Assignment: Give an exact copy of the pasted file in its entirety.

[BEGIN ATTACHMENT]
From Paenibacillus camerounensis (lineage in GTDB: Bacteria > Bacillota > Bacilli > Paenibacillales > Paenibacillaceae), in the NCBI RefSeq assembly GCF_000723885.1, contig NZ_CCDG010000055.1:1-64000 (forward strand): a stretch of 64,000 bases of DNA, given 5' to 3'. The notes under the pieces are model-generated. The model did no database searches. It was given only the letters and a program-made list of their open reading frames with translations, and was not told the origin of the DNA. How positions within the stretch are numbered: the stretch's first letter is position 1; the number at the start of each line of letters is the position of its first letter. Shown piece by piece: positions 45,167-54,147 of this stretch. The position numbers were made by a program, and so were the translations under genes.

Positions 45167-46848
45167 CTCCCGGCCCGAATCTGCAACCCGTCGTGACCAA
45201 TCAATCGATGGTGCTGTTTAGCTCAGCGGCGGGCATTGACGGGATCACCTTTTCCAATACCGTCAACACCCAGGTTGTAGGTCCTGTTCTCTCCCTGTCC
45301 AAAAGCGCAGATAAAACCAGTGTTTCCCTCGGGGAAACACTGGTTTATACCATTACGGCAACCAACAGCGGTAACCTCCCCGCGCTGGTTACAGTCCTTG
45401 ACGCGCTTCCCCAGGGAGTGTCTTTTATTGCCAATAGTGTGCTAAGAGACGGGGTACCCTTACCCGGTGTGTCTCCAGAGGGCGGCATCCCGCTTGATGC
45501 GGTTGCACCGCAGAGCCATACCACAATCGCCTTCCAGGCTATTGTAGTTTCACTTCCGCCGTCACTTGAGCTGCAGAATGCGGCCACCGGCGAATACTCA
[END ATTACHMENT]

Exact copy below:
From Paenibacillus camerounensis (lineage in GTDB: Bacteria > Bacillota > Bacilli > Paenibacillales > Paenibacillaceae), in the NCBI RefSeq assembly GCF_000723885.1, contig NZ_CCDG010000055.1:1-64000 (forward strand): a stretch of 64,000 bases of DNA, given 5' to 3'. The notes under the pieces are model-generated. The model did no database searches. It was given only the letters and a program-made list of their open reading frames with translations, and was not told the origin of the DNA. How positions within the stretch are numbered: the stretch's first letter is position 1; the number at the start of each line of letters is the position of its first letter. Shown piece by piece: positions 45,167-54,147 of this stretch. The position numbers were made by a program, and so were the translations under genes.

Positions 45167-46848
45167 CTCCCGGCCCGAATCTGCAACCCGTCGTGACCAA
45201 TCAATCGATGGTGCTGTTTAGCTCAGCGGCGGGCATTGACGGGATCACCTTTTCCAATACCGTCAACACCCAGGTTGTAGGTCCTGTTCTCTCCCTGTCC
45301 AAAAGCGCAGATAAAACCAGTGTTTCCCTCGGGGAAACACTGGTTTATACCATTACGGCAACCAACAGCGGTAACCTCCCCGCGCTGGTTACAGTCCTTG
45401 ACGCGCTTCCCCAGGGAGTGTCTTTTATTGCCAATAGTGTGCTAAGAGACGGGGTACCCTTACCCGGTGTGTCTCCAGAGGGCGGCATCCCGCTTGATGC
45501 GGTTGCACCGCAGAGCCATACCACAATCGCCTTCCAGGCTATTGTAGTTTCACTTCCGCCGTCACTTGAGCTGCAGAATGCGGCCACCGGCGAATACTCA